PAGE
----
[Editor's note: This story originally appeared in the March 2020 edition of E&P. Subscribe to the magazine here.] 

Over the past few years, water management has emerged as a critical component in shale development in places like the Permian Basin and the SCOOP/ STACK. But in the Appalachia, at least one operator identified early on the challenges that large amounts of produced water could present to unconventional production and put a plan in place to manage water challenges.

In 2004 Range Resources drilled the first discovery well in the Marcellus with the Renz #1 well in Washington County, Pa. Tony Gaudlip, vice president of operations planning for Range Resources, said the transition during that time from conventional to unconventional production resulted in stalled regulatory mandates.

“As the play got bigger and people recognized how big it could be, we recognized that water was going to be an issue, simply because of the magnitude,” Gaudlip said.

Just five years after the Renz #1 well was drilled, Range adopted large-scale water recycling in Pennsylvania and became the first company to achieve 100% water reuse, according to its 2018 Sustainability Report.

Similar to other operators in the Northeast, Range found water sources were prevalent and procuring water for fracturing jobs would not necessarily be a barrier. What would be a challenge, however, was disposing of the amount of water a gas well produces in the Appalachia.

“Disposal was recognized as an issue because there are no real disposal wells in Pennsylvania,” Gaudlip said. “You don’t have that option. Whereas in Texas you have 11,000 disposal wells. Here, at the time, you probably had three.”

In 2008 Range formed a group within its management structure to focus solely on water management.

“This is an unconventional gas play,” Gaudlip said. “We said, ‘Let’s look at this water from an unconventional viewpoint.’”

The result was Range’s water management group recognizing that it might be more beneficial to reuse it rather than send it to an injection well or a publically owned treatment facility where it would be reintroduced to waterways.

“Rather than pay to dispose of this water, why don’t we just reuse it?” Gaudlip said. “Let’s aggregate it like we would any water source and pump it downhole. We can get compatible friction reducers and see how it works. We just did a big pendulum swing from needing to source freshwater as our base fluid to reusing our produced water.”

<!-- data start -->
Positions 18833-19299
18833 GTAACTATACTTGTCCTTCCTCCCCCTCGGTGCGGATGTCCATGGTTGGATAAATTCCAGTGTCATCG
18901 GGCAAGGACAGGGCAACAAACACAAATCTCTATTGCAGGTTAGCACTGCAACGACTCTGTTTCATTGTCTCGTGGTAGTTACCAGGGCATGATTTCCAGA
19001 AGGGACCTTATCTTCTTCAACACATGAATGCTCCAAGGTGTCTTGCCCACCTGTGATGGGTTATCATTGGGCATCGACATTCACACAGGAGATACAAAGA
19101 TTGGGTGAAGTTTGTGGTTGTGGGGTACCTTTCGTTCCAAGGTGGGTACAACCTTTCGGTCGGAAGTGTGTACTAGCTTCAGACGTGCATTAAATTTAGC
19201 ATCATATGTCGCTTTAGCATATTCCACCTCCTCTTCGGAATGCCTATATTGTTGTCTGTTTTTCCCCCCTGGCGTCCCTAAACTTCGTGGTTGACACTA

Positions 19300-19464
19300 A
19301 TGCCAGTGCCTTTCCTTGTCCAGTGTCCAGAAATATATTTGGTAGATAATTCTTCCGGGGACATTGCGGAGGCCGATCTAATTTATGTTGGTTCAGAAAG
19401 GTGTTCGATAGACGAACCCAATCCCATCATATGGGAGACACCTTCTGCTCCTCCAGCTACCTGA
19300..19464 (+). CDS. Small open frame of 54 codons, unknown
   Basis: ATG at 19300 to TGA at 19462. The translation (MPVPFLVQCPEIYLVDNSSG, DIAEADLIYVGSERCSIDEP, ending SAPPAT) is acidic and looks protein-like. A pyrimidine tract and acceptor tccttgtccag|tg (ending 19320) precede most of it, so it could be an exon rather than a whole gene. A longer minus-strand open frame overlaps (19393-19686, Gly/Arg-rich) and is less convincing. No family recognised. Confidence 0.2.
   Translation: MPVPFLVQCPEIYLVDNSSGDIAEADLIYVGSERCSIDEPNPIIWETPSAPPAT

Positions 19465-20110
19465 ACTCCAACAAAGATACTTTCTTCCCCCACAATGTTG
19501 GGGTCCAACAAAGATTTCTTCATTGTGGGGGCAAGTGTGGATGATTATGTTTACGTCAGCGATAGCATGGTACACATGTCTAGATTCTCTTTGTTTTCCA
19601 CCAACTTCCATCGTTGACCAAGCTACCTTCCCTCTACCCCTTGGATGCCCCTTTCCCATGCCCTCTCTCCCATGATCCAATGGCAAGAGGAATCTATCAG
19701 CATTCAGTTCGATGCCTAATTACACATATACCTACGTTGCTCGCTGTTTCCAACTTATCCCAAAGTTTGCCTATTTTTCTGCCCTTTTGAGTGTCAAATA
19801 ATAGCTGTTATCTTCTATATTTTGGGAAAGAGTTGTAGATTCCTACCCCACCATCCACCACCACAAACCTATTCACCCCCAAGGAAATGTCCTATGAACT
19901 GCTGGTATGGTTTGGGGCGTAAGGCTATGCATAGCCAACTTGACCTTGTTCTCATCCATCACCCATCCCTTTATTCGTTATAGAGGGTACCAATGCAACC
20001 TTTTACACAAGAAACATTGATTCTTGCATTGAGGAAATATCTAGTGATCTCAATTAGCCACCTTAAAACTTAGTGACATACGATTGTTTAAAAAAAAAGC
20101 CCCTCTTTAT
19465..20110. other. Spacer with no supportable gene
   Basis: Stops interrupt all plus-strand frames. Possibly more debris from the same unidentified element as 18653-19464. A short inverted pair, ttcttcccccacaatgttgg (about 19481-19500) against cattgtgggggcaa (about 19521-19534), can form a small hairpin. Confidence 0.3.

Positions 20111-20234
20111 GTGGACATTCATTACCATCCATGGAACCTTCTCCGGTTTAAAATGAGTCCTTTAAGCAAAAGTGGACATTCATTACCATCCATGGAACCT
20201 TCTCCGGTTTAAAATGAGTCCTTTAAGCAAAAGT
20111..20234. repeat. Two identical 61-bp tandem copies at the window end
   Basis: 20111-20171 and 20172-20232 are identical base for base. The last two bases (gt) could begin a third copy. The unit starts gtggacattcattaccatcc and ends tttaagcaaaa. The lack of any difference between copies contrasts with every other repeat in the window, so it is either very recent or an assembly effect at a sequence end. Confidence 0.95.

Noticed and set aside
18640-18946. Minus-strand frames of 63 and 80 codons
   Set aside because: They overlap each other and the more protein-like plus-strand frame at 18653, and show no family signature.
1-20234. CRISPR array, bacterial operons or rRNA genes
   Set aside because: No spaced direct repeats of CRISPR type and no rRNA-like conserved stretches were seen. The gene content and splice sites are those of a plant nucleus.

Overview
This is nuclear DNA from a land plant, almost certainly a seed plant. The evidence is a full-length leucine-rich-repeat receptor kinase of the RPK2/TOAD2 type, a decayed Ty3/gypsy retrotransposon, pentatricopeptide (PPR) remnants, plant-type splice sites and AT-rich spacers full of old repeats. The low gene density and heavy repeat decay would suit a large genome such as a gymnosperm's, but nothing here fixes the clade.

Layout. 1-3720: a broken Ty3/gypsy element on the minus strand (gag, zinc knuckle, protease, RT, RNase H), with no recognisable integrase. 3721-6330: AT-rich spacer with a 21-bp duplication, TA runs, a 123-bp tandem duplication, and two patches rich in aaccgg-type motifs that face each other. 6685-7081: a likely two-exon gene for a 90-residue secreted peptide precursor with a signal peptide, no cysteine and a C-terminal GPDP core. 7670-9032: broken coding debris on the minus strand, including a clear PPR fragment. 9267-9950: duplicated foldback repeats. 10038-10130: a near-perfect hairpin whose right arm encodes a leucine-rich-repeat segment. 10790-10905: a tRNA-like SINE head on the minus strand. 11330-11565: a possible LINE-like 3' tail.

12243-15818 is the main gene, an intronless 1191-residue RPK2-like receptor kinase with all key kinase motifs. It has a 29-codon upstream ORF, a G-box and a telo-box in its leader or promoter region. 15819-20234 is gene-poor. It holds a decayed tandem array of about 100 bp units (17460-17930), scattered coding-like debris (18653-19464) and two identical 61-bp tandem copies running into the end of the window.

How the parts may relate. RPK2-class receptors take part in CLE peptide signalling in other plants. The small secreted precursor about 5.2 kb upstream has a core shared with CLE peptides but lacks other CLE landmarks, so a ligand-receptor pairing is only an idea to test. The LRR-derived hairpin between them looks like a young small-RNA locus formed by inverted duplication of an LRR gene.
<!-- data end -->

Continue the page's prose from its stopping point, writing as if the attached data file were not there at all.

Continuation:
What Range discovered with the take-all-comers approach to water procurement was that its wells performed just as well compared to its previous blends of freshwater. However, Range’s early water recycling methods resulted in their own challenges, specifically around logistics.

In 2014 Range again evaluated its water management operations and identified more opportunities for efficiencies, both in terms of cost and operations.

“Water was being trucked to a centralized treatment facility to be clarified, and then it was being trucked from there to an impoundment in the field,” Gaudlip said. “Then it was potentially being trucked to another frac job. It could have been moving one, two, three times. There’s a cost associated with that.”

Range’s in-house logistics and SCADA systems tracked every barrel of water running throughout the company’s operations as well as tank levels and where water was needed for a fracturing job. Eventually, the company eliminated a few steps and just delivered the flowback water directly to the next well site.

“There was only one movement,” Gaudlip said. “There are no treatment costs. You can see where your costs are being driven down because of that.”

Although the company recycles all of its produced water, it still needs to source additional water for its fracturing jobs. For that, Gaudlip said Range turns to the nearby Ohio River, from which it can get that water to its fracturing sites via an underground water pipeline network. He added that the amount of water drawn from the Ohio is “absolutely minimal” to the river’s flow rate.

“Our water use is nowhere near something that would impact downstream flow of the Ohio River,” he said.

In addition, Range created a water-sharing program with other operators in Pennsylvania, including measures that Gaudlip said help drive down costs and saved the company tens of millions of dollars.

“For our long-range plan, water operations and water infrastructure not only have a seat at the table, they have a voice in what we do,” he said. “We try to forecast every barrel that goes into a well and comes out of a well in every schedule we put together.”